Elevating utility of buildings with hollow-core precast concrete slabs

Photo © Steve Evans

By Jack Laken, P.Eng., B.Sc.
With the increasing concerns of climate change, natural disasters, and energy disruptions, buildings need to be resilient. Architects and decision-makers are often on the lookout for new ways of enhancing building projects, particularly when it comes to comfort, energy efficiency, and safety. Concrete hollow-core slabs help establish value-added groundwork for a resilient building, as the material is well-known for its durability, resiliency, and thermal mass. Opting for factory-made precast concrete also ensures a consistent product throughout the entire structure. Historically used for multi-storey buildings, hollow cores are now being seen in an increased variety of projects.

These products are prestressed slabs of concrete, with circular openings forming hollow silos within. This opening runs the length of the slab, making the unit ideal for equipping electrical wiring or mechanical ventilation. Highly versatile, hollow-core slabs can also be altered to include plumbing and even sprinkler systems within the building—useful for high-rise apartment buildings, classrooms, and institutions requiring one- to two-hour fire ratings between floors. Typically 1.2 m (4 ft) in width and 9.1 m (30 ft) in length, these 203- to 254-mm (8- to 10-in.) thick units are ideal for schools, industrial buildings, offices, hotels, and multi-storey apartments.

Why use hollow-core slabs?
Precast hollow-core concrete planks require transportation to deliver and cranes to install, which can be a roadblock for some builders. However, traditionally, poured concrete and other flooring systems come with their own sets of challenges, such as interruptions and delays due to poor weather conditions, increased labour time, and inconsistent forms. As hollow-core slabs are manufactured indoors in a factory-controlled environment, they increase efficiency, providing a consistent form for builders to use. They can be delivered and installed in any weather.

Dr. Frank J. Hayden School (Burlington, Ont.) benefits from increased ventilation and energy storage through use of hollow-core slabs.
Photo courtesy Svedas Architects

As an additional benefit, the voids in hollow concrete slabs not only reduce the amount of material used, but also make it lighter than non-hollowed precast forms. Using less raw material, precast hollow-core slabs make a positive addition to a project’s sustainability.

Furthermore, integrating hollow-core planks with a building’s conventional HVAC system can leverage the naturally occurring thermal properties that are in dormant concrete floors. This means more sustainable and efficient heating and cooling methods can be incorporated with no need for new components. Simply combining hollow-core precast and pre-existing or readily available HVAC equipment will suffice.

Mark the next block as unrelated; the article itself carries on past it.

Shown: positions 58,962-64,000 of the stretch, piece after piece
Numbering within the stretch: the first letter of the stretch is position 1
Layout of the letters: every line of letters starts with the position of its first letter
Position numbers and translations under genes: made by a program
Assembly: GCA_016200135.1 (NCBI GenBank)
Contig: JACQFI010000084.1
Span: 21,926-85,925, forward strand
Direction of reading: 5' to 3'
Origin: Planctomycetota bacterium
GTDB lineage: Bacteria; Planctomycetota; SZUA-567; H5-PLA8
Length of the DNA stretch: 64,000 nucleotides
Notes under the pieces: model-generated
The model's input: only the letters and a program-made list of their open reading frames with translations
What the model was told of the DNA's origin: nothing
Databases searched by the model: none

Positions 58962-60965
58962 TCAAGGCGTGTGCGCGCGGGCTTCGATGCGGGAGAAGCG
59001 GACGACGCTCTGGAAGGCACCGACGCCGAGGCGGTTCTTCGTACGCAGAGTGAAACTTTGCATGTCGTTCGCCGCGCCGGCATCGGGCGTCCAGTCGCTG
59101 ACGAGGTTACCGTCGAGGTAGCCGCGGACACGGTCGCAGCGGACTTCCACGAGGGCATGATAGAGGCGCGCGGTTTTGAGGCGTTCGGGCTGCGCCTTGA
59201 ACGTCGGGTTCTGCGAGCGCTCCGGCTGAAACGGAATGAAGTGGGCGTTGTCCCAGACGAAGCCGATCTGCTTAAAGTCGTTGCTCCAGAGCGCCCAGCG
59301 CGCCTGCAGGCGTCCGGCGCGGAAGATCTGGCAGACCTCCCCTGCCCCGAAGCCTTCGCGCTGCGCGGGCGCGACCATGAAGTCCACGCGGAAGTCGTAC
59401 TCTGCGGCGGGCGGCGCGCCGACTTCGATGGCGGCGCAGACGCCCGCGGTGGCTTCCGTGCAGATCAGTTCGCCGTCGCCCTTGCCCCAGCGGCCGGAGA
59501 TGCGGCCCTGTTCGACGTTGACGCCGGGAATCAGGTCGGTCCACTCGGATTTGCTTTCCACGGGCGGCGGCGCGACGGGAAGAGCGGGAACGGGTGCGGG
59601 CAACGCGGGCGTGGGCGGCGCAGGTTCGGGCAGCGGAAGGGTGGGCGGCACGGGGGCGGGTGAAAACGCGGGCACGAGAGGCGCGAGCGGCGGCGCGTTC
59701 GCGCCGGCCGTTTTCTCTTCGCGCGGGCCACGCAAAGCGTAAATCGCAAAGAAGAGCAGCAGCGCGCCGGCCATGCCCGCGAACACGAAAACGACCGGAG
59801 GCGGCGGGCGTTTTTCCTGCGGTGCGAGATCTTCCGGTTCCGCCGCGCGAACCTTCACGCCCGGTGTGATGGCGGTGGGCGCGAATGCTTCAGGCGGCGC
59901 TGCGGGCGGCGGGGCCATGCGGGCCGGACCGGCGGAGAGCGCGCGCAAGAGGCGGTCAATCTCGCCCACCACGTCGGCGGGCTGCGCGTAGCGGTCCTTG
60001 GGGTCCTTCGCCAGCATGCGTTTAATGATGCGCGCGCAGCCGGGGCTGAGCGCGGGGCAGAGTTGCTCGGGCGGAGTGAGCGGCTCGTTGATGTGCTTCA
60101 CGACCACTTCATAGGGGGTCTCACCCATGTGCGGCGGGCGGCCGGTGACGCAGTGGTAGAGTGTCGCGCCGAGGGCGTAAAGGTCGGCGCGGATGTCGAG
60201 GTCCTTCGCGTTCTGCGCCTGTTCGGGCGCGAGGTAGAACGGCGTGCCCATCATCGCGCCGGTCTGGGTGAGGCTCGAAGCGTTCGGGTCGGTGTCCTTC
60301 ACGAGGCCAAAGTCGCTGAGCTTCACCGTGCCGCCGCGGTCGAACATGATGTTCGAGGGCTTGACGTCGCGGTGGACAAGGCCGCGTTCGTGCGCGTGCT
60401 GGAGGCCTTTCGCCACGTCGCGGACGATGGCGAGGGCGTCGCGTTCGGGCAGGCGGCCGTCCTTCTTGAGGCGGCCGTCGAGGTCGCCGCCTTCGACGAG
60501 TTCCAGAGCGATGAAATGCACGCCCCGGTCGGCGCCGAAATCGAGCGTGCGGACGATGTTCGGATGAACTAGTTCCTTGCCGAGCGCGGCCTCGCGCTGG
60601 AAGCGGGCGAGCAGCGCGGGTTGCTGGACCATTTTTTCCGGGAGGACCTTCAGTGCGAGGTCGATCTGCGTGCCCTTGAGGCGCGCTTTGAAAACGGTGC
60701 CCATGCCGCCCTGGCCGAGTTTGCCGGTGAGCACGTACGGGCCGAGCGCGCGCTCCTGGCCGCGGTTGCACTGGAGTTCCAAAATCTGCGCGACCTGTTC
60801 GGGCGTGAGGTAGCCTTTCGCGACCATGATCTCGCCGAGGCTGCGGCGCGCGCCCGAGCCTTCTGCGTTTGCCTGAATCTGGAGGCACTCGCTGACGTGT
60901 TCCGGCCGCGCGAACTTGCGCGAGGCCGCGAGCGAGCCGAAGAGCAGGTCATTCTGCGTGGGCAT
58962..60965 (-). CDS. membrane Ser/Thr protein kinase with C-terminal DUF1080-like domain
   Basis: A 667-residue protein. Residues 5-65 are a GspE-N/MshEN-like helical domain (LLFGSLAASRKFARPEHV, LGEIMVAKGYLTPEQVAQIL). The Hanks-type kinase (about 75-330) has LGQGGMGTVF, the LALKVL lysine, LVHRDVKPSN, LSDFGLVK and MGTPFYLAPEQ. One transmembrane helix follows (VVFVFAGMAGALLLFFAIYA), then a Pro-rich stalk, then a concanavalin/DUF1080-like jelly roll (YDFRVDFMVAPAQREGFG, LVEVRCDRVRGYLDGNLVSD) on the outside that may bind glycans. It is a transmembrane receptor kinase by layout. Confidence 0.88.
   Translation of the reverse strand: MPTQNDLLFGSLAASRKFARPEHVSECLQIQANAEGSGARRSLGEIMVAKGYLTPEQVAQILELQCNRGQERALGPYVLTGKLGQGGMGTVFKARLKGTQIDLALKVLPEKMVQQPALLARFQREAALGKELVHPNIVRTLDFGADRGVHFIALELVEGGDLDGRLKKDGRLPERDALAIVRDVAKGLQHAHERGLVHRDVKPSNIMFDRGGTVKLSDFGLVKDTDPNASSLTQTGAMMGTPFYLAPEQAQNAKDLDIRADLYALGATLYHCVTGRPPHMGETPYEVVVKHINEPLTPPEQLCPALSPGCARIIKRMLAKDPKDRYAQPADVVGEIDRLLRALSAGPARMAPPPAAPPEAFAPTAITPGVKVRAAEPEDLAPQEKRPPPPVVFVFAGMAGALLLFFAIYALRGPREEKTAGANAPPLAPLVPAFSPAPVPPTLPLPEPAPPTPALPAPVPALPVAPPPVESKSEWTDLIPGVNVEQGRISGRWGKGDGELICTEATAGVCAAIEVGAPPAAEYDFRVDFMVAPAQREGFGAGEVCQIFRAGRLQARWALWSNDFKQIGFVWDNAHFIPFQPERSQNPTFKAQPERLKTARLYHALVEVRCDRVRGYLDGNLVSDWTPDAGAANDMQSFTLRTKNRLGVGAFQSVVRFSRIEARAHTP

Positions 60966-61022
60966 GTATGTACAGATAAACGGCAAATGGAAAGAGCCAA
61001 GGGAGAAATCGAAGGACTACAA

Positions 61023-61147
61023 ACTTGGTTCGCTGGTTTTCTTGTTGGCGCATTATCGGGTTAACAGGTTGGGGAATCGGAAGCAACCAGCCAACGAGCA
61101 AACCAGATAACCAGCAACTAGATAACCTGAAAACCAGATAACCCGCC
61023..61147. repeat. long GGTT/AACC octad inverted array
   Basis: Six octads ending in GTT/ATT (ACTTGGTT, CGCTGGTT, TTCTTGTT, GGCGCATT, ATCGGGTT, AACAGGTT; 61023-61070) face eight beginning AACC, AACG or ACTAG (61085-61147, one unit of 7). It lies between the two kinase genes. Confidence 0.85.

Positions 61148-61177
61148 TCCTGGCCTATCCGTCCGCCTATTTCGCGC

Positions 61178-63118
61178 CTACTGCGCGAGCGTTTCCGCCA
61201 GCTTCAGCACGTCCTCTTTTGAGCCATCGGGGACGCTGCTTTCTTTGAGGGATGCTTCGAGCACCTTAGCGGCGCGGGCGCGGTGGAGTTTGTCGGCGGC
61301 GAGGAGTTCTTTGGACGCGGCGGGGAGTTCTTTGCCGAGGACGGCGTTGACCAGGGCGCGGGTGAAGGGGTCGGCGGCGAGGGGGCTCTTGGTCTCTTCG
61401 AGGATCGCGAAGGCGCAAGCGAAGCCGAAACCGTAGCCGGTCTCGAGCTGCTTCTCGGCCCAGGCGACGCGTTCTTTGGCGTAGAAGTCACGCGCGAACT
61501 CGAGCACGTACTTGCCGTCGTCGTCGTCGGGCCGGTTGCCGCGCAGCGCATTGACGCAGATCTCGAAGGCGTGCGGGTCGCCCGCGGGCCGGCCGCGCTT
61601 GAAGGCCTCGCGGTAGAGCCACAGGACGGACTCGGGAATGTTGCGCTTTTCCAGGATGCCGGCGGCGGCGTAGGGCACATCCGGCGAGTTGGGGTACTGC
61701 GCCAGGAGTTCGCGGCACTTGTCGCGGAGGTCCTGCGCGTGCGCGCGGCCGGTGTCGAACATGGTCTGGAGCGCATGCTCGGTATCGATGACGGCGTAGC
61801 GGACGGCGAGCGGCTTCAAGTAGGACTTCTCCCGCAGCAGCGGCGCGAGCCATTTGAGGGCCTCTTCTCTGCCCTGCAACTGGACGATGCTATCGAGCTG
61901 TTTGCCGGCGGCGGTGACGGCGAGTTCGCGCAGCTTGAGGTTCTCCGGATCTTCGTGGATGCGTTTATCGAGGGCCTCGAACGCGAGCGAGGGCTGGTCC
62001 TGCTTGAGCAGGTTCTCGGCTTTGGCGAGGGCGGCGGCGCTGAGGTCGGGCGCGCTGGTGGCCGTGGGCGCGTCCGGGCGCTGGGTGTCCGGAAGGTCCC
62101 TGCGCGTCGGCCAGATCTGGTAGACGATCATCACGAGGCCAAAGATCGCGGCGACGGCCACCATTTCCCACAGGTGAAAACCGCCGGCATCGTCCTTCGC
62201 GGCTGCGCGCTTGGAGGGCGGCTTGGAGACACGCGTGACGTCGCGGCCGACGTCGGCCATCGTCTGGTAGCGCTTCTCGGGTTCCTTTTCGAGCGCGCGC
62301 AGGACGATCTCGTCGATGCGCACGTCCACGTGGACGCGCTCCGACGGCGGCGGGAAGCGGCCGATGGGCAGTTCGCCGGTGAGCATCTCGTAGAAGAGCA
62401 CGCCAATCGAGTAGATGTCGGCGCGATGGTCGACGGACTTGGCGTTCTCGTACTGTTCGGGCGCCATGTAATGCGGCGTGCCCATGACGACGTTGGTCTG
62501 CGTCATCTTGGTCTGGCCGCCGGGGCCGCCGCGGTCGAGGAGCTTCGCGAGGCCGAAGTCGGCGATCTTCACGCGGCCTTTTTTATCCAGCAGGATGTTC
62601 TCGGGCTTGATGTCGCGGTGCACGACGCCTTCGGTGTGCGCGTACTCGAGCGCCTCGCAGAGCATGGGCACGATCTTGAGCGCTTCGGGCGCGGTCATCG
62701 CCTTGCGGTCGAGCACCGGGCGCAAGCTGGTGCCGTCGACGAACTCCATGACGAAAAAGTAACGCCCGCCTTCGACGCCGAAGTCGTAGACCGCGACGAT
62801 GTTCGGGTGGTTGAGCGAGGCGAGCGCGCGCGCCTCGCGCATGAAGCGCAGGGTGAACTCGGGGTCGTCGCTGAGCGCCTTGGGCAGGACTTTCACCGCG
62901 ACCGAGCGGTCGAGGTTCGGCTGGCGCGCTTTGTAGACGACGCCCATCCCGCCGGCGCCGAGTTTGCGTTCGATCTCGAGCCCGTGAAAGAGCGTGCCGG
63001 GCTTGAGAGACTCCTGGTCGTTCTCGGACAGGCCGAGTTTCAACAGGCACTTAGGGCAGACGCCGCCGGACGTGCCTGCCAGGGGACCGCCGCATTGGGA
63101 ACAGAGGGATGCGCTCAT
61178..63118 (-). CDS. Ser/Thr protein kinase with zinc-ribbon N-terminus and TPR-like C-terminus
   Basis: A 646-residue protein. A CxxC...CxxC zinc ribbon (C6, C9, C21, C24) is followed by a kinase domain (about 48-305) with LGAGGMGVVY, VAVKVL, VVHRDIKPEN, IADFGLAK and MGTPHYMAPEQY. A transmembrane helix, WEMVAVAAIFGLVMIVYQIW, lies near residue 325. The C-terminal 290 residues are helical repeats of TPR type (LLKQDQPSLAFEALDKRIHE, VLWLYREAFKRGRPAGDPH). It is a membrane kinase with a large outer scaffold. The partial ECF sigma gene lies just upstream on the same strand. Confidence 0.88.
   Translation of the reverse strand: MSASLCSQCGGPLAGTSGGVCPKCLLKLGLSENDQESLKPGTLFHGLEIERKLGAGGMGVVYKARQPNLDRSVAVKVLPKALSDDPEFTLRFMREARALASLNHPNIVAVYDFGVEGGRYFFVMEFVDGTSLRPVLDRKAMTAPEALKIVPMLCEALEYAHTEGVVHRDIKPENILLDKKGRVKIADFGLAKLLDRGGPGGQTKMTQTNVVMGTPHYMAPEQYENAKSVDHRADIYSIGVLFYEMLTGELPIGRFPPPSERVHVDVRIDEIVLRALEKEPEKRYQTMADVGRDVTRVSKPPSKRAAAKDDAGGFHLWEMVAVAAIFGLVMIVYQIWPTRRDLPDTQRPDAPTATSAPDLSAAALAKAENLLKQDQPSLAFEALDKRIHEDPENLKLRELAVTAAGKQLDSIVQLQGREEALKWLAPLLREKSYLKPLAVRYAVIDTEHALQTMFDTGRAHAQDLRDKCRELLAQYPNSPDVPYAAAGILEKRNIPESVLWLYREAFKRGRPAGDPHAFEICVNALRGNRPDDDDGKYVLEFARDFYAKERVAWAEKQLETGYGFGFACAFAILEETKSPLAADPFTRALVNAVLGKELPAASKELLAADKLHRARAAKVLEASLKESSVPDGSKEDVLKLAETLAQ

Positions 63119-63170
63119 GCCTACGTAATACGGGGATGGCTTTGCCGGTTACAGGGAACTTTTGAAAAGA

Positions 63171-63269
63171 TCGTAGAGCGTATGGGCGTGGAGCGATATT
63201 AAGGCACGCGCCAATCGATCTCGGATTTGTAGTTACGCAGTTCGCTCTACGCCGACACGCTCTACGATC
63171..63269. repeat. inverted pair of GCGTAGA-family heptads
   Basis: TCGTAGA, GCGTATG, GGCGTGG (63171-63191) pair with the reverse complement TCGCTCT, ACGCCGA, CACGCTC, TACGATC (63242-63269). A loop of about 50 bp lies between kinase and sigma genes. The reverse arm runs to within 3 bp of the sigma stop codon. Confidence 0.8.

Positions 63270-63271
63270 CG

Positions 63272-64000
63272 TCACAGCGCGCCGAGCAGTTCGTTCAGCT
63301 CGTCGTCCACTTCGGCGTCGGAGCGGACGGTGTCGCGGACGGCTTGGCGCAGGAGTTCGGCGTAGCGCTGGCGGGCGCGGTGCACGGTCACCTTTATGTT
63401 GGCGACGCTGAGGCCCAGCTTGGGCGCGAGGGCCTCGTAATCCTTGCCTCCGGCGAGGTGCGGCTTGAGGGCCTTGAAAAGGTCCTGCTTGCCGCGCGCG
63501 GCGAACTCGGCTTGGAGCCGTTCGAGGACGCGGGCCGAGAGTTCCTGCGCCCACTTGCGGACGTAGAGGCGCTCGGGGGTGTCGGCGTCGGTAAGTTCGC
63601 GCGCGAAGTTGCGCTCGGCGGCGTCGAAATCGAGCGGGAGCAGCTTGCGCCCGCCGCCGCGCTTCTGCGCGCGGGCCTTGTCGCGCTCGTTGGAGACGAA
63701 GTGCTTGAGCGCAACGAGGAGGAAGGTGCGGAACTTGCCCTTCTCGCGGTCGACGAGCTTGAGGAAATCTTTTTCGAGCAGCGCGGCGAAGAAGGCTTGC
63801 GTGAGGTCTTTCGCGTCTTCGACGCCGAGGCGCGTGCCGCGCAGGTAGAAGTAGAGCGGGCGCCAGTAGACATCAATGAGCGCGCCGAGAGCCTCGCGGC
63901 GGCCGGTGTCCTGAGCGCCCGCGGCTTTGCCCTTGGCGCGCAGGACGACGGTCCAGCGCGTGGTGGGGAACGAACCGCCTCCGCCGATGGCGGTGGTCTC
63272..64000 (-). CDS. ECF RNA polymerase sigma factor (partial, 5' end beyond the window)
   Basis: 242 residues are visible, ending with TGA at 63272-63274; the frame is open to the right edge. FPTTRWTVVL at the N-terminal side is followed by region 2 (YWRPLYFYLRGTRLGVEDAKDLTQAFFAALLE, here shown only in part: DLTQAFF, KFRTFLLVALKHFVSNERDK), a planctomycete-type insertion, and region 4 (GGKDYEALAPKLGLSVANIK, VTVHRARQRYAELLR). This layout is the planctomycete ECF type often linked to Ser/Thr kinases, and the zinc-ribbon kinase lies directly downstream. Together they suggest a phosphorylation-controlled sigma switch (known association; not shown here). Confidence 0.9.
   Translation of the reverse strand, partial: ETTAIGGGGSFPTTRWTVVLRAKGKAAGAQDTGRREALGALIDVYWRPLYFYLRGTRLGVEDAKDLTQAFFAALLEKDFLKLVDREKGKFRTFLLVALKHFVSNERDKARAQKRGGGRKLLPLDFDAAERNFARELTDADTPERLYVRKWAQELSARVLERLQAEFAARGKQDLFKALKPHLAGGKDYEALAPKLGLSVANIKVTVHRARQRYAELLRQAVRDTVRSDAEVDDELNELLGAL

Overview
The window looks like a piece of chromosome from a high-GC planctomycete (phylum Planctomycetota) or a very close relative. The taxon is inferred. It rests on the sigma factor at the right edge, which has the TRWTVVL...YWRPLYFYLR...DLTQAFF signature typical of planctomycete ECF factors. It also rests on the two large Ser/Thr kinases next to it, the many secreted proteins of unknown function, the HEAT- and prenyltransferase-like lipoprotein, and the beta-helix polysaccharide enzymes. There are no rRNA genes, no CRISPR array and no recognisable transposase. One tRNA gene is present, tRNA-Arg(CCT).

These preformed units also enable builders to respond to tight deadlines, as their congruency makes them easy to place. Given the fact these slabs are formed in a controlled environment, builders can be assured high-quality products are delivered to the construction site. This means hollow-core concrete slabs can evade some of the challenges common with poured concrete—for example, their consistent quality allows for quick installation, with some builders installing up to 929 m2 (10,000 sf) a day.

While many buildings implementing hollow-core slabs are designed to be rectangular (e.g. schools, institutions, and multi-level complexes), the units can also be adapted onsite to unconventional forms such as curves and sloped roofs if they are saw-cut with diamond blades.

Activating thermal mass of concrete
Using concrete in commercial, institutional, and residential buildings is ideal for low-energy design, and for allowing a building to absorb and store energy, thanks to the material’s high thermal mass. This quality also means a large amount of energy is required to alter concrete’s temperature, making it ideal for a building where the goal is to maintain a consistent interior environment. Concrete works well in passive structures that use an alternative energy source (e.g. solar or geothermal), as well as in active buildings integrating hollow-core slabs with the HVAC system to store energy.

A hollow-core concrete building’s thermal mass also makes it more resilient than lighter structures, allowing it to withstand extreme temperature changes and maintain comfort even during failure of heating or cooling systems. The large surface area of these slabs helps preserve the building’s core temperature for an extended period of time. The volumetric thermal capacity of concrete with a density of 2300 kg/m3 (143 lb/cf) is 2.07 MJ/m3 per K
(30.89 Btu/cf per F). In other words, if a building requires the temperature of 1 m3 (35 cf) concrete to be raised to 1 K (1.8 F), it requires approximately 575 W-h (1962 Btu). The benefit of this is if the HVAC system fails, the building can still function and remain comfortable.

In fact, the heat capacity of precast hollow-core slabs is estimated to be about 100 W-h/m2 per K (17.6 Btu/sf per F). In a conventional system (e.g. steel studs and drywall), the thermal exchange between a room’s air and walls has a heat-transfer value of only about 10 W/m2 per K(1.76 Btu/hr/sf per F). (It is important to note the first units are energy or heat capacity of the hollow-core slab, shown in Btu or W-h. The second is the energy transfer rate, shown in Btu/hr or W.)

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